Read 1945 Online

Authors: Robert Conroy

Tags: #World War; 1939-1945 - United States, #Alternative histories (Fiction), #World War; 1939-1945, #General, #United States, #Historical, #War & Military, #World War; 1939-1945 - Japan, #Japan, #Fiction

1945 (8 page)

BOOK: 1945
6.91Mb size Format: txt, pdf, ePub

Johnson halted for a moment to see if Nomura would comment. He didn't. "Almost immediately after Pearl Harbor, you volunteered for the army and, after basic training, were assigned to the 442nd Regimental Combat Team and were later shipped over to Italy. You were wounded slightly and returned to combat. Then, while rescuing comrades who were pinned down by a Nazi machine gun, you were shot and suffered the loss of your left arm just below the elbow. You were awarded the Silver Star for that action. That, however, did not stop you, and you were voluntarily assigned as a translator to help the army convince Japanese civilians here on Saipan that they would not be harmed by us, and that they should surrender."

Joe Nomura laughed harshly. "Helluva great job I did. I stood there and yelled for them to come in, while all the time they were throwing themselves off the cliffs only a hundred feet away from me. I'm through. I want my discharge. One-armed soldiers with Silver Stars get to go home, and you goddamn well know it."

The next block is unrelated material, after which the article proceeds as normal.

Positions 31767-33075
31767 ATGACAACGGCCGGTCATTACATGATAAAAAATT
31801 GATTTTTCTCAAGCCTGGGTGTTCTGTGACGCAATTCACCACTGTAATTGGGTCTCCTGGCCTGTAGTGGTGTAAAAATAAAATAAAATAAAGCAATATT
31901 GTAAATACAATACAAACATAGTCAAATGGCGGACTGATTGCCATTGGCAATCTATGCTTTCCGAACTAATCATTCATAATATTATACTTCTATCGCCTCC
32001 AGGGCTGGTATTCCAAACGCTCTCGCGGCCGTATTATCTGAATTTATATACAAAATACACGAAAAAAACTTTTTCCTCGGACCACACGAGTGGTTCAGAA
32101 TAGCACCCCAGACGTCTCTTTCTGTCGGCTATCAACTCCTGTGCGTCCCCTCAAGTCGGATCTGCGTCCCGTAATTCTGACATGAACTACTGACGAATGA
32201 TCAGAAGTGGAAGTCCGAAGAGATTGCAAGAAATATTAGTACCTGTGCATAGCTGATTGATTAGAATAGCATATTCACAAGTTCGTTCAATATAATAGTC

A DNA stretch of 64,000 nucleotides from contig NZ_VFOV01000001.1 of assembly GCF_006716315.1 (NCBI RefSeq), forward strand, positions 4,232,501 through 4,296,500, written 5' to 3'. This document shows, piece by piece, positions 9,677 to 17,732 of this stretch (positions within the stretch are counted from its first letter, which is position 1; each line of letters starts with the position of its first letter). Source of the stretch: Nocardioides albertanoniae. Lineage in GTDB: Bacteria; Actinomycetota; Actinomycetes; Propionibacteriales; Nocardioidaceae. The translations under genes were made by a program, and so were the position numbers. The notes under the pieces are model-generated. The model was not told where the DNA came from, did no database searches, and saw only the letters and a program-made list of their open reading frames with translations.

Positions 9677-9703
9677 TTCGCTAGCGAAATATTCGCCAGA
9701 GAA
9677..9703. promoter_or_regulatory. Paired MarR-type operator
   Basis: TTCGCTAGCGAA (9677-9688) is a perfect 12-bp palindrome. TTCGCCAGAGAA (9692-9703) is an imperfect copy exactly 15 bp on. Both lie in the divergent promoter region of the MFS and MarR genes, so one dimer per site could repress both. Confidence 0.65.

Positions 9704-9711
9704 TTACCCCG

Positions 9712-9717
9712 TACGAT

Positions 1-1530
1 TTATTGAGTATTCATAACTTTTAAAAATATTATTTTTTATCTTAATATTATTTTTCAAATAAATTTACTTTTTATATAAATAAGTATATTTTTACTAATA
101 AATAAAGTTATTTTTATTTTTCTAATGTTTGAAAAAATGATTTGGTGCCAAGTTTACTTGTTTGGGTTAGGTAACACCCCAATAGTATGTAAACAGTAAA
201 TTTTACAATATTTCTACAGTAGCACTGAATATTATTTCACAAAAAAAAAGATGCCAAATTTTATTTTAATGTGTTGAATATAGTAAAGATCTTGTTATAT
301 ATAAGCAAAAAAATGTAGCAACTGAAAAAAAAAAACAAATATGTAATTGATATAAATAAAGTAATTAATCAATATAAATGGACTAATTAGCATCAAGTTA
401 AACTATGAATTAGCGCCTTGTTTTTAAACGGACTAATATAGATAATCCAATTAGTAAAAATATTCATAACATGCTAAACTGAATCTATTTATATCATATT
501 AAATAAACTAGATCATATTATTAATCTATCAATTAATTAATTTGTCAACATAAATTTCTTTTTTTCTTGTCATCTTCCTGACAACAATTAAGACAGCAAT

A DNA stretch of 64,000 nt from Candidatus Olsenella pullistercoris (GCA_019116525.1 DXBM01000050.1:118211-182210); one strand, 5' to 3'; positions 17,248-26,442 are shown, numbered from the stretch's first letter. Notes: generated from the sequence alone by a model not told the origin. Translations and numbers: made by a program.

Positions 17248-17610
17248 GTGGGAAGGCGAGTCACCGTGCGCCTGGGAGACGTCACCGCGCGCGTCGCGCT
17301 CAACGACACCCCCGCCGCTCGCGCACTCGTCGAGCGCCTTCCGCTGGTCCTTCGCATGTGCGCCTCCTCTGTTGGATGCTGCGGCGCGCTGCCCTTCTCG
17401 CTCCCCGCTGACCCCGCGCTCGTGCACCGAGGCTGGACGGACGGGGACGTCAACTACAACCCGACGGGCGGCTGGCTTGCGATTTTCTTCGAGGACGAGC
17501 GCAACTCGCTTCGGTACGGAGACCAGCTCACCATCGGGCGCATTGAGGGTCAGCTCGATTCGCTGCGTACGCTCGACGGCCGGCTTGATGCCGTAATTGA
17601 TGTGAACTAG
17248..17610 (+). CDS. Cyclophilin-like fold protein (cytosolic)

"Joe," Peters said, "we'd like to make you an offer."

Now it comes, Nomura thought. "Who are you guys? I know you're not navy."

"We're not?" asked Peters, looking a little hurt. "I'm disappointed. I rather thought we looked the part."

"Hell no. First of all, your insignias aren't correctly put on, and more important, I haven't said
haven't stood up, and haven't been very nice to you at all. Real officers would have eaten me alive for that, one-armed hero or not."

Johnson laughed. "Good call. We're from the Office of Strategic Services, the OSS, and we'd like you to help us."

Joe was momentarily puzzled, but then the light dawned as the bottom dropped out of his stomach. "Oh, shit, you want me to go into Japan, don't you?"

Both men nodded. "You're perfect," said Johnson. "You've lived there, you're of Japanese descent, and you're wounded, which means their secret police won't bother you."

"Fuck off."

"Joe," said Peters, "we have to know what's going on in there, and we desperately need the damn few people in the world like you. We don't have any spies in Japan and we can't land regular agents. To belabor the obvious, a white man in Japan would stand out."

Nomura had to laugh. "Well, ain't that the truth. Having a white skin ain't always an advantage, now is it?"

"Will you at least consider helping us?" Johnson asked.

"What's in it for me?"

Peters saw the small opening and responded quickly, "You'll be discharged, but kept on as a government employee with the equivalent pay and privileges of an army captain."